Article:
Fidel Castro praises pope for defense of poor, joins thousands at Havana funeral Mass

President Fidel Castro praised Pope John Paul II Monday for his support of world peace and defense of the poor before joining other communist leaders, diplomats and church officials at Havana's cathedral for a funeral Mass in the pontiff's honor.

"Rest in peace, tireless fighter for friendship among peoples, enemy of war and friend of the poor," Castro wrote Monday afternoon in the condolences book at the Papal Nunciature, the Vatican's mission in Havana.

Accompanied by his younger brother and designated successor, Defense Minister Raul Castro, President Castro also recalled John Paul as an "unforgettable friend" who would be remembered on the island for speaking out against the U.S. trade embargo during his January 1998 visit.

"This earned you the gratitude and the affection of all Cubans forever," Castro wrote.

The Cuban president, dressed in a dark suit and tie, later traveled to the Havana cathedral for the Mass celebrated by the island's highest ranking Roman Catholic prelate, Cardinal Jaime Ortega.

Thousands filled the towering cathedral and an adjacent plaza for the elaborate ceremony, which lasted nearly two hours. Ortega shook hands with Castro before approaching the pulpit to deliver the homily for John Paul.

"His realistic and prophetic vision of the world is not erased with his passage," Ortega said of the pope. "It stays, like a luminous lighthouse for the Church and humanity."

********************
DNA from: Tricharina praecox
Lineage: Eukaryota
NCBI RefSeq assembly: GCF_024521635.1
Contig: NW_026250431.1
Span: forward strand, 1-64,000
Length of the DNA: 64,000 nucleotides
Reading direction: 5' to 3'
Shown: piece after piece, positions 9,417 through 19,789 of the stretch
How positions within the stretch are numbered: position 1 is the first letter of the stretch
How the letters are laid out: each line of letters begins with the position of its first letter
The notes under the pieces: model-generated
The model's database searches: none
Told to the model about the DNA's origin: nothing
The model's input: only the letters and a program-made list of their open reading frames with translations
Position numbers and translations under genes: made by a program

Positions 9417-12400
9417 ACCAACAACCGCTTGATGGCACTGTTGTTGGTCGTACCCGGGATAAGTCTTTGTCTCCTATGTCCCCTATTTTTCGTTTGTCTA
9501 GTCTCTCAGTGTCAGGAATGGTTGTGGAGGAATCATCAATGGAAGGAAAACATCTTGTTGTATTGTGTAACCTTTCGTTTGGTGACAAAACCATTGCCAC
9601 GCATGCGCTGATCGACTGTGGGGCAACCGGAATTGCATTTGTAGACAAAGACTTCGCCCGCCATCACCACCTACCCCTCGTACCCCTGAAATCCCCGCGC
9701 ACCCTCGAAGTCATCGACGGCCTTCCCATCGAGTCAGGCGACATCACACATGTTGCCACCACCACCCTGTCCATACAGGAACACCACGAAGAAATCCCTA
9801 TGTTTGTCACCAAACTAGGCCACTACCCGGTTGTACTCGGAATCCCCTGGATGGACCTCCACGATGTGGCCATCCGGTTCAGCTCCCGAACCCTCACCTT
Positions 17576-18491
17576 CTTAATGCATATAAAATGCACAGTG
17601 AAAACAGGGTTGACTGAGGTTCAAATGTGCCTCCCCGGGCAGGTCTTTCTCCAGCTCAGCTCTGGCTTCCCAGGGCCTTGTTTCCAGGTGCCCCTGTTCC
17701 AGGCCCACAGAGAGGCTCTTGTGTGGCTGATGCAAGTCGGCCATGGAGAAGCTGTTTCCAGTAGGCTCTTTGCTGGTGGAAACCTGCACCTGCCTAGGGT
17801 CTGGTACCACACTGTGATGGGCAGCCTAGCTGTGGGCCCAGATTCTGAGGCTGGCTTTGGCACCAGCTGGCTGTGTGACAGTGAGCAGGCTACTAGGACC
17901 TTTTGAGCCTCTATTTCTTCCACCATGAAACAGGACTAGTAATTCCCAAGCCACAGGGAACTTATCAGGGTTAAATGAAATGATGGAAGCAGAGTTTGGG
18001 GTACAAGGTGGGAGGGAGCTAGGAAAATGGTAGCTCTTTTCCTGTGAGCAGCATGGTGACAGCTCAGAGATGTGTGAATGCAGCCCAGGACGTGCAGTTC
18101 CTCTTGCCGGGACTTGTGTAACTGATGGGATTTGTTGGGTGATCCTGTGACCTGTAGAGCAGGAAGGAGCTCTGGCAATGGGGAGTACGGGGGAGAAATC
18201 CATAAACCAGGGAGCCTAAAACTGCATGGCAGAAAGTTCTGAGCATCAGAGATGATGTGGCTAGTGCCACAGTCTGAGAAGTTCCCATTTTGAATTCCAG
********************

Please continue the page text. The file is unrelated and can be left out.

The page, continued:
Ortega was to leave late Monday for Rome, where he will attend John Paul's funeral and participate in the gathering of cardinals who will elect a new pope.

The Vatican's nuncio to Cuba, Archbishop Luigi Bonazzi, also spoke at the Mass, recalling John Paul's visit to the island, and several choir members wearing bright blue robes sang.

Church officials said it was the first time Castro has made a public appearance inside the cathedral in decades. He sat in the front pew, just rows away from James Cason, the top U.S. diplomat on the island and a Castro adversary.

Cuba never broke ties with the Vatican, even during the years that the island was officially atheist in the years after the 1959 revolution that brought Castro to power. The government removed references to atheism in the constitution in 1991 and allowed religious believers to join the Communist Party.

Other high-ranking communist officials at the Monday Mass included Foreign Minister Felipe Perez Roque, National Assembly President Ricardo Alarcon, Culture Minister Abel Prieto, Vice President Carlos Lage, and Vice President Jose Ramon Hernandez.

State television announced that Alarcon would head Cuba's delegation to the papal funeral on Friday. Other delegation members will include Caridad Diego, head of religious affairs for Cuba's Communist Party, and Cuba's new ambassador to the Vatican, Raul Roa Kouri.

VANESSA ARRINGTON, Associated Press Writer

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